The institutionalized complacency--if not outright denial--regarding the teacher pay/hiring/retention situation in South Dakota's public schools doesn't extend to a similar problem in our state's legislature. On a 7-2 vote yesterday, The Senate State Affairs Committee voted to endorse a bill (SB 142) that would raise lawmakers salaries from $6,000/yr to $10,000/yr. Frankly, at $10k I think they're still undercompensated, considering how many hours these people have to spend every year, both during the session in Pierre and back home studying up on issues and dealing with constituents. I support this raise. I also support the reasons that our elected officials have advanced for getting it: In the words of Rapid City Senator Craig Tieszen, the bill's author, "by limiting the pay of legislators, we are limiting our competition."
Echoing that sentiment, Senator Dan Lederman from Dakota Dunes was reported as saying that "keeping the salary at $6,000 will prevent some people from running for office." Again, I agree wholeheartedly and endorse the raise. Who would want to limit our competitive requirements with less-than-market-worthy salaries? And who would want to keep good people from engaging a job that doesn't pay them what the market thinks they're worth? Not me, not Senator Tieszen, not Senator Lederman, and not the rest of the big majority in the Senate State Affairs Committee.
I'm with you guys all the way on this. Only thing is, why does this principle apply when it comes to legislative salaries but apparently stands for nothing in considering the tough economic environment that the legislature won't address regarding teacher salaries in South Dakota? Paraphrasing Tieszen, I would note that "by limiting the pay of teachers, we are limiting our competition." On the matter of competition, there's been plenty of documentation about the woeful salary comparisons between South Dakota's teachers and those of our neighboring states. I provided extensive documentation when I researched and wrote about the issue a couple of months ago. At about the same time the Rapid City Journal noted in an editorial that it's time for the state to open its eyes on the issue of teacher pay. It's out there. It's obvious. And I think Senator Tieszen's principle about remaining competitive is one that he and the rest of the legislature should apply to the issue.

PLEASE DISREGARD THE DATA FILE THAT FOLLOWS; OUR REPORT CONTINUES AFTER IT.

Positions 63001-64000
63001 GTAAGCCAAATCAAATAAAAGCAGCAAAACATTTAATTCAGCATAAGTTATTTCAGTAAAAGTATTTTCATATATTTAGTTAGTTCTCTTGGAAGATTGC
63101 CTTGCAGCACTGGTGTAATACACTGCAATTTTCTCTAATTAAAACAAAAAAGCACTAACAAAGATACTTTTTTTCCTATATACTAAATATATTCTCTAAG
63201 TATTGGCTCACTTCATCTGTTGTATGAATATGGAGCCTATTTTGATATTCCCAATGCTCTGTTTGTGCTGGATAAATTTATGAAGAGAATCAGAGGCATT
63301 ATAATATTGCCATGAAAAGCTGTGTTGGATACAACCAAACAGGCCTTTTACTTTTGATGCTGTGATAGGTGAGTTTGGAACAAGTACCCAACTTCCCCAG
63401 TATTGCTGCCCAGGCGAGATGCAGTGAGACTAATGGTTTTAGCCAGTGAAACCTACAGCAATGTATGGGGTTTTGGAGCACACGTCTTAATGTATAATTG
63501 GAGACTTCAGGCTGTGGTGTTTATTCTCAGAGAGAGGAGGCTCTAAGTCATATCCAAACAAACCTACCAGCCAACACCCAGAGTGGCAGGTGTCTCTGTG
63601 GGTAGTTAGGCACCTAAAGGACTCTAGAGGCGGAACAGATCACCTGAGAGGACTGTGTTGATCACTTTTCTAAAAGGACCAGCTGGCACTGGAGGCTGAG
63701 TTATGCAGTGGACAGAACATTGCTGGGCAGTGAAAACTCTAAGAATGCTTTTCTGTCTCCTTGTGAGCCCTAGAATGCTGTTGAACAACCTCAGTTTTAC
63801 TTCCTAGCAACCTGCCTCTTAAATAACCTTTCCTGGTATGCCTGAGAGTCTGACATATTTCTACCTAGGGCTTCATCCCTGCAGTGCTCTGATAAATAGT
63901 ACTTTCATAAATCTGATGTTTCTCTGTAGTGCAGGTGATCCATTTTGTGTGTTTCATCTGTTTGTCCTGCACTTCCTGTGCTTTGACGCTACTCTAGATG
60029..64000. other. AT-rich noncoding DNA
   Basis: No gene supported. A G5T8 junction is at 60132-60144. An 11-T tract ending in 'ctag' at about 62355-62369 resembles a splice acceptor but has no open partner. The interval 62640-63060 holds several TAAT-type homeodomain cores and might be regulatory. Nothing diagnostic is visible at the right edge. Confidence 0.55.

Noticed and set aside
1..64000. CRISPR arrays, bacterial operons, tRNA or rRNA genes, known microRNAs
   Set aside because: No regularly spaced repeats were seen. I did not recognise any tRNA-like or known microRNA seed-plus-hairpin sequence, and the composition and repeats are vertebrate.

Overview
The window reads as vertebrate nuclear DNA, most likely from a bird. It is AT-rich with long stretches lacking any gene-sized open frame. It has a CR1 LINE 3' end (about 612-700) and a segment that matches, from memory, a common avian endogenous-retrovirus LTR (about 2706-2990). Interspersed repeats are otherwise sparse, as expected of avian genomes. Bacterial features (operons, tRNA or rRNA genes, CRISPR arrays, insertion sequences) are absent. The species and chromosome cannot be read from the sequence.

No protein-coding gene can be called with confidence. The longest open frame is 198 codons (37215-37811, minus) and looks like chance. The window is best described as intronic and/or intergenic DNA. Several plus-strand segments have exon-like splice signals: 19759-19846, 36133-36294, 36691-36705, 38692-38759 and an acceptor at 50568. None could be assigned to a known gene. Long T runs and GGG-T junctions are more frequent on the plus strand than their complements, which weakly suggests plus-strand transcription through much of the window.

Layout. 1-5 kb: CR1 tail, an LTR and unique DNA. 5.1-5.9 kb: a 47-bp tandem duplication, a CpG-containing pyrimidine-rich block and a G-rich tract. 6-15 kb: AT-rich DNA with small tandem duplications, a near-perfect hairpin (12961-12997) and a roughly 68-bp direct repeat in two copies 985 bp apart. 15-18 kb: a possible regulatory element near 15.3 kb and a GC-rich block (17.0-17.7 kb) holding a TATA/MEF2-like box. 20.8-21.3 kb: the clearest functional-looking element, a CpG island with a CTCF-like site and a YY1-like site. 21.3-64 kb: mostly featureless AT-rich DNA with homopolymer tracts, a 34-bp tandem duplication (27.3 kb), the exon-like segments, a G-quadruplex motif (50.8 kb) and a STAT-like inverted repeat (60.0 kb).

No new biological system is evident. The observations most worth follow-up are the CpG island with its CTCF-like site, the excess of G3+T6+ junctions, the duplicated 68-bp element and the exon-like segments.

Meantime, Senator Lederman's dictum that keeping salaries low will prevent people from entering a field is another principle that screams for application to the teacher salary/shortage problem in South Dakota. I have no doubt that outstanding young educators beginning their careers in this part of the country are categorically bypassing South Dakota for better opportunities in adjacent states. Actually, I know firsthand of some excellent young teachers who live in
western SD but commute to their jobs in WY schools--sorry, no names or
genders available. This is sad. Sadder still, if not altogether pathetic, is the South Dakota Legislature's stubborn refusal to even acknowledge that the problem exists. That our reps see it as an issue with respect to their own jobs but can't extend their legislative sight horizons into the surrounding landscape that harbors our most important asset--our kids--is kind of amazing, actually.
My hope is that these elected officials will extrapolate something from their own desires for better money as a means of getting better people: There's a marketplace out there, and the basis of it is competition. This isn't just hackneyed private sector talk. These principles apply across the board. It's all about the future and our collective willingness to acknowledge it and to confront it. Take your pay raise, reps. You're worth this kind of money. Now think about South Dakota's teachers and consider why we can't value them on the same terms.